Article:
At one point during the day, Bitcoin was trading at $18,538, down 3.7%. As of 3:31 pm (Korea time), Bitcoin traded at $19,110.04, down 1.31% from 24 hours ago, recovering to the $19,000 level, but the volatility trend continues.
Ethereum was trading at $1,262, a 4.7% drop during the day. The index, which reflects the price of the top 100 cryptocurrencies, also fell 1.6%.
Investors are moving out of risky assets as the Fed continues to tighten aggressively to contain inflation, Bloomberg reported.
Earlier, the Federal Open Market Committee (FOMC) held a regular meeting in September to raise the benchmark interest rate by 0.75 percentage points to 3.0-3.25%. In addition, through a dot chart containing the prospects for the Fed’s rate hike path, the base rate estimates for this year and the end of next year are presented at 4.4% and 4.6%. This is significantly higher than the 3.4% and 3.7% estimates presented in June, suggesting that the Fed’s stance has become more hawkish.
On the New York Stock Exchange, the Dow Jones Industrial Average closed at 29,590.41, down 486.27 points (1.62%) from the previous day, breaking the 30,000 line. The Nasdaq index, which focuses on tech stocks following the movement of Bitcoin, closed at 18,67.93, down 198.88 points (1.80%) from the battlefield.
Risky assets will take a hit as Fed Chairman Jerome Powell said he would continue raising interest rates until inflation is suppressed, Bloomberg said. There are many predictions that the Fed will raise rates by 0.75 percentage points at least once at the next two FOMC meetings within the year. This could lead to a steeper decline in cryptocurrency prices.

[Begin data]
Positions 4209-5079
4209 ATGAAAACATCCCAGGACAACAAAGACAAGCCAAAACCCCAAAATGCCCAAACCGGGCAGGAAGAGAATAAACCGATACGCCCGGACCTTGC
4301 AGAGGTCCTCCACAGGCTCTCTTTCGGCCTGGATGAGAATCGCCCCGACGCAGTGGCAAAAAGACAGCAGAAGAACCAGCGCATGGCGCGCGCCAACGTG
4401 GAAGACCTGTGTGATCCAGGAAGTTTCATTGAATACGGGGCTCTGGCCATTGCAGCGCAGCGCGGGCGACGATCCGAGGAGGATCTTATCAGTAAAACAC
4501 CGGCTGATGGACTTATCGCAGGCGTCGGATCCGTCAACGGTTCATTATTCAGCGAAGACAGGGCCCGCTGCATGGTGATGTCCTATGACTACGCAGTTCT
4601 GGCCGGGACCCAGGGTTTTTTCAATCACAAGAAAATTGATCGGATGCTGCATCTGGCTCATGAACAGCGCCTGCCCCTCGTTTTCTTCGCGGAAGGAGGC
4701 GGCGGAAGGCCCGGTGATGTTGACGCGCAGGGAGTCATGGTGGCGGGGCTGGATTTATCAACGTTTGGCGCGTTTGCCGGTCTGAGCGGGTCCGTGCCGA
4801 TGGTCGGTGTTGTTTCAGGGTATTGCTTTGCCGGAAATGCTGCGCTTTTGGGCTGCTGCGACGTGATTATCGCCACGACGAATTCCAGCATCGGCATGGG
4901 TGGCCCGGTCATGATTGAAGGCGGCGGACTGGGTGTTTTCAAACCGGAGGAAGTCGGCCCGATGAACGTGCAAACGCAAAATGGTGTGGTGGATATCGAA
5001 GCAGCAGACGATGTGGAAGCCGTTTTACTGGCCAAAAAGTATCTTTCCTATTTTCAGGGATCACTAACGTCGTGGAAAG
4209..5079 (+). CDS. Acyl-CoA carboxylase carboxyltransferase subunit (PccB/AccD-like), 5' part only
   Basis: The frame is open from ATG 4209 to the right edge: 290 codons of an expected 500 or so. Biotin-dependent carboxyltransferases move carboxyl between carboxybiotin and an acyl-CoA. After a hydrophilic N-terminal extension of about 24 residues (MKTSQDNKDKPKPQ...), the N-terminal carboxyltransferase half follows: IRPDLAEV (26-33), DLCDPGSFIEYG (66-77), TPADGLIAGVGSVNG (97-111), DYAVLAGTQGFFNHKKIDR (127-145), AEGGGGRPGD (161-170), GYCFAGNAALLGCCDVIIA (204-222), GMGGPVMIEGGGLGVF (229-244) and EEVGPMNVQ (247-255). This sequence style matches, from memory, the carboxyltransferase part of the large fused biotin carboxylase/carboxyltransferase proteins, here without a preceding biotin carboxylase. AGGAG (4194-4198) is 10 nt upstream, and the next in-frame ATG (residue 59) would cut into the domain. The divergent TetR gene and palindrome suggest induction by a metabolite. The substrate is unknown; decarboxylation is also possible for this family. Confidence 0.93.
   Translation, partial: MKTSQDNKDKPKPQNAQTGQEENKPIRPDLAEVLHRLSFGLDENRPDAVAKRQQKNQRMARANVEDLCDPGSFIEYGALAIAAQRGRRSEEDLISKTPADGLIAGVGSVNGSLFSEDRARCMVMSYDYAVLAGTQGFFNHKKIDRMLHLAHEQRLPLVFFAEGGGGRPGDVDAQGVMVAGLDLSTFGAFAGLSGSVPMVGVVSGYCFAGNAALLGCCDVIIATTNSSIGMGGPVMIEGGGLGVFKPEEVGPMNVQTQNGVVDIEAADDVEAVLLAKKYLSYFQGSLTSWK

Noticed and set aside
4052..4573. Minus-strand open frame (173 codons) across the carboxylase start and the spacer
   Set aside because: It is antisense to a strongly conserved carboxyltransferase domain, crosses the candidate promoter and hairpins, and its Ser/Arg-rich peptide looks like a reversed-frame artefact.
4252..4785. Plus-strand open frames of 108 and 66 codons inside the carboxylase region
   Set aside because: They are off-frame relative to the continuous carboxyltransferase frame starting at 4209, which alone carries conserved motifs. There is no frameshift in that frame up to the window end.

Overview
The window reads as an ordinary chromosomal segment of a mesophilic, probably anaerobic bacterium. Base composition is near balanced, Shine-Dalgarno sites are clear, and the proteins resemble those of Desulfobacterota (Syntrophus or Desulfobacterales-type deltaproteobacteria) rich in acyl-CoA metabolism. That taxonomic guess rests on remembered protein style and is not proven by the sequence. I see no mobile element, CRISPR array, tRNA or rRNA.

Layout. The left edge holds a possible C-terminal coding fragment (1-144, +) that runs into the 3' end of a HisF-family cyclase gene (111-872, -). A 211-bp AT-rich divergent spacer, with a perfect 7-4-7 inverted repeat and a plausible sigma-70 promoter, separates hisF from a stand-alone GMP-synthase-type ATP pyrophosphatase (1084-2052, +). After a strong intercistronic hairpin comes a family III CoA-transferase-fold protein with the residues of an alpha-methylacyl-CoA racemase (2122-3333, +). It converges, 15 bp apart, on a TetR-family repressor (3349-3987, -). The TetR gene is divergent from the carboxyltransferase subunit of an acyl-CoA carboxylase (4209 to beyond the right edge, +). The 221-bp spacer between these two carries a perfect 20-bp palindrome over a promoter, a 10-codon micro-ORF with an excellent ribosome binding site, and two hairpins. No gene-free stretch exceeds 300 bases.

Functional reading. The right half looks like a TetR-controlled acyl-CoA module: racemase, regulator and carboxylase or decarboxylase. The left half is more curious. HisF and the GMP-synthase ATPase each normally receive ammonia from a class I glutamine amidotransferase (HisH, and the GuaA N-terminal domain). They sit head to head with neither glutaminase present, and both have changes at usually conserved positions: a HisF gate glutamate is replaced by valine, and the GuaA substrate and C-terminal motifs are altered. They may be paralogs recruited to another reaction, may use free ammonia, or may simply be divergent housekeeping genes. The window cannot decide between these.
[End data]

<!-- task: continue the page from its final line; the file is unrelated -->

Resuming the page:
“It will be a tough environment for the cryptocurrency market,” said Chris Gaffney, head of World Market at TIAA Bank.
“The macro environment is putting pressure on both cryptocurrencies and equities as the Fed is still tightening to keep inflation down,” BlockFi said in a report.
Controversy over the decline in cryptocurrency prices continues. Some experts argue that the price of Bitcoin could drop significantly this year to around $10,000.
Andy Long, CEO of Swiss-based White Rock Management, said: told Time magazine.
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